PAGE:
University of Victoria

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Bicycle Pedal Modification

When Gerey Parker was 16, it must have felt as though life had skipped forward several decades. It was at this young age that she was diagnosed with rheumatoid arthritis. Early on, the condition forced her to stop riding a bicycle. Later, it meant a knee and hip replacement. But Gerey has always adapted to whatever circumstances life brought her way.

Gerey and her boyfriend, Rod, live in Richmond, where there are extensive biking trails, but Gerey was not getting out riding at all. “My daughter just turned 30 and I have never been on a bike with my kids,” Gerey said, in reference to how long it had been since she had been on a bike.

Gerey and Brandon outside CanAssist's labs.This was hard for Gerey, as she is an adventurous woman who loves the outdoors. But then a former CanAssist employee, Ryan Truant, who is now a member of her medical support team, encouraged Gerey to get in touch with us. Getting back on a bike suddenly looked possible.

One of the main reasons Gerey had difficulty riding a bicycle, was that she could not fully extend her leg, nor bend it as far back as a regular bicycle demanded. Brandon Fry, of CanAssist's mechanical engineering team, designed a simple pedal modification so Gerey could ride comfortably within her range of motion.

“In order to get rid of the bending motion, we changed the length of the crank,” Brandon says. The crank is the piece of metal the bicycle pedal attaches to, and Gerey's legs couldn't bend as much as a traditional crank required.

“I made the existing crank on her bike adjustable by drilling holes along the length of the crank about every one inch,” Brandon says. That way, as Gerey adjusted to riding, she could also adjust the pedals on either side to suit her needs.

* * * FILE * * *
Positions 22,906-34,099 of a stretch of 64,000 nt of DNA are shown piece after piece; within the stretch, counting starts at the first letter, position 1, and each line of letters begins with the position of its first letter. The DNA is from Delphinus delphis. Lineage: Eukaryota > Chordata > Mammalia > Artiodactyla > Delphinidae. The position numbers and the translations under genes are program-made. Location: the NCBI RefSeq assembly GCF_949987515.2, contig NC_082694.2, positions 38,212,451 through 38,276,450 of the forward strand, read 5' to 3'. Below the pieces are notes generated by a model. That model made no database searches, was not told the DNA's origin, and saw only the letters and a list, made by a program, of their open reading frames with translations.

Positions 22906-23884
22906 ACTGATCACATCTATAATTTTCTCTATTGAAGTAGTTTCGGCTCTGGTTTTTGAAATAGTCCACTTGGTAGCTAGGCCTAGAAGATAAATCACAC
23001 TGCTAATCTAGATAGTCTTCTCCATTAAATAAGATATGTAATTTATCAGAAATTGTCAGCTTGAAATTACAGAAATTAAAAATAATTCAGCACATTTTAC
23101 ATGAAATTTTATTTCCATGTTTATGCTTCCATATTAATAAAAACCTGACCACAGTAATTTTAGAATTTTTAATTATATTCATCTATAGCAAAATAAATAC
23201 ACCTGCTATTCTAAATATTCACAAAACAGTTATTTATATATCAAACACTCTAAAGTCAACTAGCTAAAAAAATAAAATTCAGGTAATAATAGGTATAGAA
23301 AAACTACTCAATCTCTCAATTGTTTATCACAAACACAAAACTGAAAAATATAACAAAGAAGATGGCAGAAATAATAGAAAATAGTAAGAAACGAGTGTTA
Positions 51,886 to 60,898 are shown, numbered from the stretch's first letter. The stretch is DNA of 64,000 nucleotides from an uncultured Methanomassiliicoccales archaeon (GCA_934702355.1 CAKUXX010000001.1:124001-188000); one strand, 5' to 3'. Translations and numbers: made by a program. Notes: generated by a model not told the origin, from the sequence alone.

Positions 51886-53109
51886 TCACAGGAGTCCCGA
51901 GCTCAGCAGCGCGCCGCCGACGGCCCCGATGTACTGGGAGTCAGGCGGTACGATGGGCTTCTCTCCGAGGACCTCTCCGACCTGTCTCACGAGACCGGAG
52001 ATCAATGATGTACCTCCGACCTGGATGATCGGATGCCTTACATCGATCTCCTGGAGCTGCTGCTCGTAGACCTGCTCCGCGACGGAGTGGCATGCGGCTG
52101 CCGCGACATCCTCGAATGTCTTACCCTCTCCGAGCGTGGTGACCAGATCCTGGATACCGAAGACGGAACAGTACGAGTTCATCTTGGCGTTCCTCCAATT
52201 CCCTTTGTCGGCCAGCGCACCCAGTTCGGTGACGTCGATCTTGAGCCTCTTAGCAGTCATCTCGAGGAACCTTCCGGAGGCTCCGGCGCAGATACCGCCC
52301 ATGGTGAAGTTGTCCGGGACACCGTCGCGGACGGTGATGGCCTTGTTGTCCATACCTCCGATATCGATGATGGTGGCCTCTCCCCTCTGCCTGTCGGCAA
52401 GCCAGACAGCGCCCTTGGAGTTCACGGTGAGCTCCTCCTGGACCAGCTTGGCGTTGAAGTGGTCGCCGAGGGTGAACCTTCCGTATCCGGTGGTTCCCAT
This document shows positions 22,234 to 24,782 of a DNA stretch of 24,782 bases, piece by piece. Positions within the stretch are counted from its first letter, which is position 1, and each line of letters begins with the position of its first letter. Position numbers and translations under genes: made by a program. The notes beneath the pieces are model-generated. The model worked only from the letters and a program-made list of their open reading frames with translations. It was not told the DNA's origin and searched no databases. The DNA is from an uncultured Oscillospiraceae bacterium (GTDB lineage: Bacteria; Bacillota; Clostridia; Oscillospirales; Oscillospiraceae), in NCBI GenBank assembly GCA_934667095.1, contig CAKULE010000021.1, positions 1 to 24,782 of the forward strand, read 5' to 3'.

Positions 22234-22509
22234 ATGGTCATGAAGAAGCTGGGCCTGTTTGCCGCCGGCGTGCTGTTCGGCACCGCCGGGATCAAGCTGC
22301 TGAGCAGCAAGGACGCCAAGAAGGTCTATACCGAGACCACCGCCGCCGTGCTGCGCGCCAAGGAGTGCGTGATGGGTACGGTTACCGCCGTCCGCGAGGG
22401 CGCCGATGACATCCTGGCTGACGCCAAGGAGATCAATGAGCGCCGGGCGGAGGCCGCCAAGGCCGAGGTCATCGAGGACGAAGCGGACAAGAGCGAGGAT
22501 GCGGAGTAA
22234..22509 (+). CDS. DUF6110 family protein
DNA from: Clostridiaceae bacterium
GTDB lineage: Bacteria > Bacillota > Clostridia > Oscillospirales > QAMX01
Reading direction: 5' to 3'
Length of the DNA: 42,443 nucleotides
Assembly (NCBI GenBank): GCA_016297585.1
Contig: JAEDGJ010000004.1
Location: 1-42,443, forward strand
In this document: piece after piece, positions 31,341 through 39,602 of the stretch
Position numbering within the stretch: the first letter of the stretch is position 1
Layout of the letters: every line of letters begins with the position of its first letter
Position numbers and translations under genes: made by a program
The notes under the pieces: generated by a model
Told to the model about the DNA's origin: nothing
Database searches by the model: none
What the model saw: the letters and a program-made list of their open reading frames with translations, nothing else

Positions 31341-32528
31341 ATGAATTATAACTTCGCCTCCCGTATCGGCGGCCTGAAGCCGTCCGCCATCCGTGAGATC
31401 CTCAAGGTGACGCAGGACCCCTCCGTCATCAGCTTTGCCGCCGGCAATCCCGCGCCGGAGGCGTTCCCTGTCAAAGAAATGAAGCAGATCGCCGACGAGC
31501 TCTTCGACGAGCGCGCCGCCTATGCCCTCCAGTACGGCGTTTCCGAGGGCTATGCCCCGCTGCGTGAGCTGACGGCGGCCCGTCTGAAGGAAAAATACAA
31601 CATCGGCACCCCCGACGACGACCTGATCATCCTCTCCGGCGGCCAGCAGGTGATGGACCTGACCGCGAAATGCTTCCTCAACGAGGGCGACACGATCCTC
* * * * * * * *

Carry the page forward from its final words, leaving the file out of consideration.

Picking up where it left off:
Because many of Gerey's other joints are affected by rheumatoid arthritis, she was accompanied by Sandra Hundza, a researcher and consultant in motor rehabilitation therapies at CanAssist, to pick out the most suitable parts for her new bike, such as the proper handlebars for her wrists and the most supportive seat. Gerey was excited to choose her new bike, and adamant that her new rig not look different from anyone else's.

This simple pedal modification has made cycling possible for Gerey, though getting on and off the bike seems to still be a bit of a challenge. But Gerey keeps a sense of humour about herself.

And she's off!“They say you never forget how to ride a bike, but it also seems you might forget how to stop and dismount!” she jokes.

It's probably that ability to get back up on her bike after a few bumps in the road that explains how she has made it so far. “With the great weather recently we had three good rides, also one on Sunday was an hour ride!!!” she wrote to us.

For Gerey, life is definitely moving forward. And now that she's equipped with a new bicycle fitted with a special pedal modification, she's moving with the ease and speed of a 16-year-old again.

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